The overwhelming mandate in favour of the BJP has thrown the spotlight on the future of political discourse in the country vis-a-vis the religious minorities.
This, in fact, dominated conversations among namazis leaving the Jama Masjid after the Friday prayers. While some found the change of power equations disturbing, others chose to wait and watch.
Shahi Imam Bukhari, who had announced support for the Congress ahead of the Lok Sabha elections, chose to keep politics out of his Khutba. But for the locals, BJP’s clean sweep in the capital, and in several other states, was was they spoke about.
Imanullah, a shopkeeper who helps out at the mosque every Friday, said although the verdict was disappointing, BJP’s victory was not surprising at all. “There was no chance of the Congress winning this seat. They had done nothing for the Muslims. Take a walk in these streets and you will see how their claims of development have fallen flat,” he said.
But BJP’s promise of development too is not welcome for some. Among them are rickshaw pullers in the walled city who feel that development may leave them deprived of their livelihood.
“Every politician works for his benefit. I don’t know what else to expect,” Ashfaq, a rickshaw puller, said.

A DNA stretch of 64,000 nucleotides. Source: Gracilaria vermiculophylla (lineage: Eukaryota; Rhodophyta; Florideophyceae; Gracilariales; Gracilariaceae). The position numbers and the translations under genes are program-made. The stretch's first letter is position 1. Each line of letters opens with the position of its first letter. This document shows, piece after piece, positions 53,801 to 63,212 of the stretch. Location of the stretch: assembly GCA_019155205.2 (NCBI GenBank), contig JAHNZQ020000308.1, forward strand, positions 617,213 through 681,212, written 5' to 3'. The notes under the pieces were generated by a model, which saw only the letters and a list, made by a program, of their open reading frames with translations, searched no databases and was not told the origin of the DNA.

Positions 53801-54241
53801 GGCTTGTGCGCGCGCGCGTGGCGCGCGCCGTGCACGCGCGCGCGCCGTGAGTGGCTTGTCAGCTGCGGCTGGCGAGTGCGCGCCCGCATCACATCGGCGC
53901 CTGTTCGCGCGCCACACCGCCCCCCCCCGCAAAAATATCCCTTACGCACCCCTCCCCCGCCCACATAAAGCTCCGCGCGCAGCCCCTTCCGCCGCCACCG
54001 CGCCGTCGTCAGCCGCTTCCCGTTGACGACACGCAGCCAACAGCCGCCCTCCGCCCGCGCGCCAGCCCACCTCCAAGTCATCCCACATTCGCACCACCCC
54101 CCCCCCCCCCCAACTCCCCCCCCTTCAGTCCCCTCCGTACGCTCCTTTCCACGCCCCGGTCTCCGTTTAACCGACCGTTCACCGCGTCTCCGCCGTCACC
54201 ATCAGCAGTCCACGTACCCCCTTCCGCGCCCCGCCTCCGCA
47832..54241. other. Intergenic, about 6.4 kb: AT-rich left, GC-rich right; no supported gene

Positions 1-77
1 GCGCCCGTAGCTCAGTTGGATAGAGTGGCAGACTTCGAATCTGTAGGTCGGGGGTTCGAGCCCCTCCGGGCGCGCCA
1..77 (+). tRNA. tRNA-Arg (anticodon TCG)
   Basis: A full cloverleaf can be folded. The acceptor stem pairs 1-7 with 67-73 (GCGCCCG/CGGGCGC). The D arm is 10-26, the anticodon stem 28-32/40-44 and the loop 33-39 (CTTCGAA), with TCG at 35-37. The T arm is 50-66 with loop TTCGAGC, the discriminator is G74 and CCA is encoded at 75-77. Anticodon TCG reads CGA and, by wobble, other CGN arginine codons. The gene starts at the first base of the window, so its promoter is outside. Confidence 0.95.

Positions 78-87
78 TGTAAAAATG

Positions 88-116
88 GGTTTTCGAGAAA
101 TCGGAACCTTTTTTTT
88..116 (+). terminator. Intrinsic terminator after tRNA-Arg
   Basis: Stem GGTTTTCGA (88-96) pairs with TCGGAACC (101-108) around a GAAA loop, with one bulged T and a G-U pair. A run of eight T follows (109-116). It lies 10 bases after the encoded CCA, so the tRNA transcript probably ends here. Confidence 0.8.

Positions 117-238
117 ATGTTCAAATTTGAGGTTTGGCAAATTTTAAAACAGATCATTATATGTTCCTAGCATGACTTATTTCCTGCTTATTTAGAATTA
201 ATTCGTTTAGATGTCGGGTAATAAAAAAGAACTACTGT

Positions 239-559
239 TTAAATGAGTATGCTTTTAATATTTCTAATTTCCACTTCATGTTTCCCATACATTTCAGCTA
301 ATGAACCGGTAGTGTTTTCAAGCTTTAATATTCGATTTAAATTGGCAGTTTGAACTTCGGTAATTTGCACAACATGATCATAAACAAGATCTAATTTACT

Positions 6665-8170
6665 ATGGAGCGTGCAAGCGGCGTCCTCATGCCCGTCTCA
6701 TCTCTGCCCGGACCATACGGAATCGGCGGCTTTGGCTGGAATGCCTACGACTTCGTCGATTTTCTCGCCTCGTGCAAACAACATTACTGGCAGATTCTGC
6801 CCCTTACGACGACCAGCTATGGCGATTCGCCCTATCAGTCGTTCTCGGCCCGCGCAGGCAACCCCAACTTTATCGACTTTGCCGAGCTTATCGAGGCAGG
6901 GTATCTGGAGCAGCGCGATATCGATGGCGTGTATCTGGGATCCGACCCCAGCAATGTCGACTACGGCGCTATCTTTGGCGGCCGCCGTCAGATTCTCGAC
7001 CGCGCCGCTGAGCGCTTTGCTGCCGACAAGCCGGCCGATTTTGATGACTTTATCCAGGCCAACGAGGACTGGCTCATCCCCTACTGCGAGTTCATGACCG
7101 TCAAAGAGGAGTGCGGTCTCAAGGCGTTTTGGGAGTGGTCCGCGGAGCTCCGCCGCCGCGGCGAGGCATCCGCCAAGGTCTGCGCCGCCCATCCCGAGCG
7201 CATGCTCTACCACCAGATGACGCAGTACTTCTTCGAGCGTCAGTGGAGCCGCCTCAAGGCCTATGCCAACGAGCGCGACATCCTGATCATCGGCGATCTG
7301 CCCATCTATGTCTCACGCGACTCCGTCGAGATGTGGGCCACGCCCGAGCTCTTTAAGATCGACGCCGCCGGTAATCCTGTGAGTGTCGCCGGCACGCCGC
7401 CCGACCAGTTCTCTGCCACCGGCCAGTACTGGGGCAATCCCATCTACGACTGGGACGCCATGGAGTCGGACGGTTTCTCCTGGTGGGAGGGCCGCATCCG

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There are yet others who harbour hopes of a Congress revival in the Delhi Assembly elections.
Zeeshan Ahmad in Meena Bazaar said for a “sense of security”, he was willing to give the Congress another chance. “We gave the Aam Aadmi Party (AAP) a mandate in Delhi, but they did not respect that. We didn’t vote for the Congress in the parliamentary elections, but I would like to give them another chance in Delhi.”
While wary of Narendra Modi, there were some who did have expectations from the BJP.
Recollecting Atal Bihari Vajpayee’s reign, Amina said, “Of course there is the memory of Babri Masjid and there is the question of how the BJP will treat Muslims. We do not have any expectations from Modi, but from the BJP, I do.”